Clark v. Nirenbaum, 8 F.2d 451 (5th Cir. 1925)Annotate this Case
October 27, 1925
NIRENBAUM et al.
BANK OF LUMPKIN
Circuit Court of Appeals, Fifth Circuit.
In Case No. 4557:
Walter C. Hendrix, William F. Buchanan, and Alfred C. Broom, all of Atlanta, Ga., for petitioner.
Clarence H. Calhoun, of Atlanta, Ga., for respondents.
In Case No. 4568:
R. S. Wimberly, of Lumpkin, Ga., and Max F. Goldstein, of Atlanta, Ga., for petitioner.
H. A. Wilkinson, of Dawson, Ga., for respondent.
In Case No. 4534:
H. P. Cobb, of Savannah, Ga., for petitioner.
Gordon Saussy, of Savannah, Ga., and I. W. Rountree, of Swainsboro, Ga., for respondent.
Before WALKER, BRYAN, and FOSTER, Circuit Judges.
BRYAN, Circuit Judge.
These three cases may be disposed of in one opinion, as the only question involved is the same in each. An involuntary petition was filed in No. 4557. The other two petitions were voluntary. In none of them had the bankrupt, at the time of filing the petition or at the time of adjudication, made application under the laws of the state of Georgia for the setting apart of exempt property, but in each case the bankrupt applied in the bankruptcy proceedings to have allowed the *452 exemption prescribed by the Constitution and laws of Georgia. In No. 4534 the District Judge of the Southern District held that the bankrupt's failure to have his exemption set apart in the manner prescribed by the state law precluded his right thereto, and disallowed the exemption; whereas in Nos. 4557 and 4568 the District Judge of the Northern District held that such failure to proceed under the state law did not prevent a court of bankruptcy from setting apart the exemptions, and allowed them.
An exemption is the freedom of property of debtors from liability to seizure and sale under legal process for the payment of their debts. 25 C. J. 8. Section 1 of article 9 of the Constitution of Georgia provides: "There shall be exempt from levy and sale, by virtue of any process whatever under the laws of this state, except as hereinafter excepted, of the property of every head of a family, * * * realty or personalty, or both, to the value in the aggregate of sixteen hundred dollars." A statutory exemption of specific property was in effect at the time of the adoption of the Constitution, and still is. Civil Code of Georgia, § 3416. An exemption may be allowed under either the Constitution or the statute, but not under both.
An exemption may be set apart by petition to the ordinary in the county where the claimant resides. Section 3378 et seq. But the petition is in time if made before sale though after levy. Kilgore v. Beck, 40 Ga. 293; Blivins v. Johnson, 40 Ga. 297; Moore v. Frost, 63 Ga. 296. The allowance to bankrupts of their exemptions by bankruptcy courts is recognized as equivalent to setting apart of exemptions in proceedings in state tribunals. Bush v. Lester, 55 Ga. 579; Pincus v. Meinhard, 139 Ga. 365, 77 S.E. 82. Section 6 of the Bankruptcy Act (Comp. St. § 9590) provides: "This act shall not affect the allowance to bankrupts of the exemptions which are prescribed by the state laws," etc. If, therefore, property is exempt under the state laws, it is also exempt under the Bankruptcy Act. Smalley v. Laugenour, 196 U.S. 93, 25 S. Ct. 216, 49 L. Ed. 400. Title to exempt property does not vest in the trustee, but remains in the bankrupt (Lockwood v. Exchange Bank, 190 U.S. 294, 23 S. Ct. 751, 47 L. Ed. 1061), though custody or possession may pass to the trustee for purposes of identification, and to enable the bankrupt court to determine claims to exemptions (Chicago, etc., R. R. Co. v. Hall, 229 U.S. 511, 33 S. Ct. 885, 57 L. Ed. 1306).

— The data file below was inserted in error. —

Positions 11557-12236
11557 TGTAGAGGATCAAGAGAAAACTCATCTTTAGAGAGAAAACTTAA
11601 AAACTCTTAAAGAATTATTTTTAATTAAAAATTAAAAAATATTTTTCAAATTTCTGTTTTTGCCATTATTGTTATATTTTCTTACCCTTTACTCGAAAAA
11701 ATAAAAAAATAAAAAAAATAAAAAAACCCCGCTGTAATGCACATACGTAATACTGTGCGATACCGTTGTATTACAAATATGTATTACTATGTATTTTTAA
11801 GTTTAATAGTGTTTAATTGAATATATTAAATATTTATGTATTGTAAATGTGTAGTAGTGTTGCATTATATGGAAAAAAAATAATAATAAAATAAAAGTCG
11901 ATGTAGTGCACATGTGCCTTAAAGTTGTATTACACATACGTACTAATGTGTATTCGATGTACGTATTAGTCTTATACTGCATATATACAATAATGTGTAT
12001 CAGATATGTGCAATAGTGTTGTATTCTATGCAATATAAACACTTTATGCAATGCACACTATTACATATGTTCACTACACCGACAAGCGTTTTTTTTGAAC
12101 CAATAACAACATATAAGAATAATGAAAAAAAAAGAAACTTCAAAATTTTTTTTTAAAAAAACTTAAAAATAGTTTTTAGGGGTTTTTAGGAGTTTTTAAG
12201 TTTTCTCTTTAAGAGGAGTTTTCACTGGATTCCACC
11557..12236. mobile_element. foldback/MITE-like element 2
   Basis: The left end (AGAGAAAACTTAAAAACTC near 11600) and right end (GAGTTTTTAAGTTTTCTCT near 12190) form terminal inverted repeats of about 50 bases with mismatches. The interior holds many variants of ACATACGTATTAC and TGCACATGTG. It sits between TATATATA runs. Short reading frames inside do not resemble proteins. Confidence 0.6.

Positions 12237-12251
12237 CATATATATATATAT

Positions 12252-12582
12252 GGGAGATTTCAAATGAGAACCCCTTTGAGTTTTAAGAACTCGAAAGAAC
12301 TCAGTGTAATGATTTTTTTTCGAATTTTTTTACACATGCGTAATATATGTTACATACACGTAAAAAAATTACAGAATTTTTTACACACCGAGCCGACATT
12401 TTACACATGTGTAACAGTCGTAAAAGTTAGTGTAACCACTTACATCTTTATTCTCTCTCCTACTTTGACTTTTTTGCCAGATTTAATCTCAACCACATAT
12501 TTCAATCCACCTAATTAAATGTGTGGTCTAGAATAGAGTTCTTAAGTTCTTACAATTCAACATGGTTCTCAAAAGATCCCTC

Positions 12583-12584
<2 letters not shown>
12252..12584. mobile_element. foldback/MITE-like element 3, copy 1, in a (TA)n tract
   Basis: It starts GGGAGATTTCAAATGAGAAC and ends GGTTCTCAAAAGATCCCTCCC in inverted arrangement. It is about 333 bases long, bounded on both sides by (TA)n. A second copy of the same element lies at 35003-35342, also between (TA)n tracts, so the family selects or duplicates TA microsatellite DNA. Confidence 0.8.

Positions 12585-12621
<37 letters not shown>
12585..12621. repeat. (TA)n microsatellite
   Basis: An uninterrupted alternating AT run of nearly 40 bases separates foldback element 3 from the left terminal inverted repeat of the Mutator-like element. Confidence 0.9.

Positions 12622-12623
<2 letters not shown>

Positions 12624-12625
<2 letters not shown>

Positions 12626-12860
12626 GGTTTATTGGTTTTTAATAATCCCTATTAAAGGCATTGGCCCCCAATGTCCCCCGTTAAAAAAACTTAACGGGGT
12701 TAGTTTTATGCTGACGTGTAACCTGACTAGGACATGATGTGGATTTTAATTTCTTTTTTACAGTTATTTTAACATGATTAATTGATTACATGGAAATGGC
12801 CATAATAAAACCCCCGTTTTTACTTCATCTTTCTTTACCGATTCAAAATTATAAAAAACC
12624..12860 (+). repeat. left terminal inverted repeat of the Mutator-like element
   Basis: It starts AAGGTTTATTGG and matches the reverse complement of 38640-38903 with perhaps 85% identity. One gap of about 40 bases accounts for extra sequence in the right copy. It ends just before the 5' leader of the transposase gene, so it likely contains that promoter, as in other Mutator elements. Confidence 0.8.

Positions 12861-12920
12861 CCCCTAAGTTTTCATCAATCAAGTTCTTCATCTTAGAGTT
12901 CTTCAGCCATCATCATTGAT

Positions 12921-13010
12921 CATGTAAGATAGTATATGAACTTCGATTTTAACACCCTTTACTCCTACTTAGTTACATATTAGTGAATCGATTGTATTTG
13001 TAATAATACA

In re Bass, Fed. Cas. No. 1,091, arose under the Bankruptcy Act of 1867 (14 Stat. 517). In that case Justice Bradley, while on circuit, held that it did not make any difference that the exemption was not ascertained or set apart until after the proceedings in bankruptcy were begun. This rule was approved by the Supreme Court when considering a Georgia bankrupt's claim to exemption in Lockwood v. Exchange Bank, supra. It would seem to follow, from both the Georgia and federal decisions, that the bankrupts in the cases at bar were entitled to claim their exemptions.
It is insisted, however, that the recent case of White v. Stump, 266 U.S. 310, 45 S. Ct. 103, 69 L. Ed. 301, is authority for the opposite view. But in that case the Supreme Court was only giving effect to the homestead exemption prescribed by the laws of Idaho, as construed by the state court of last resort. In that state a homestead does not come into existence until a declaration that the land is occupied and claimed as a homestead is made and filed for record. "Up to that time," says the court, "the land is subject to execution and attachment like other land; and where a levy is effected while the land is in that condition the subsequent making and filing of a declaration neither avoids the levy nor prevents a sale under it." But in Georgia the statutory procedure, though begun after levy, prevents a sale, thus showing that the right of redemption exists before levy and is not lost because of it.
The petitions in Nos. 4557 and 4568 are denied.
The petition to superintend and revise in No. 4534 is granted, with directions to allow the exemption claimed by the bankrupt.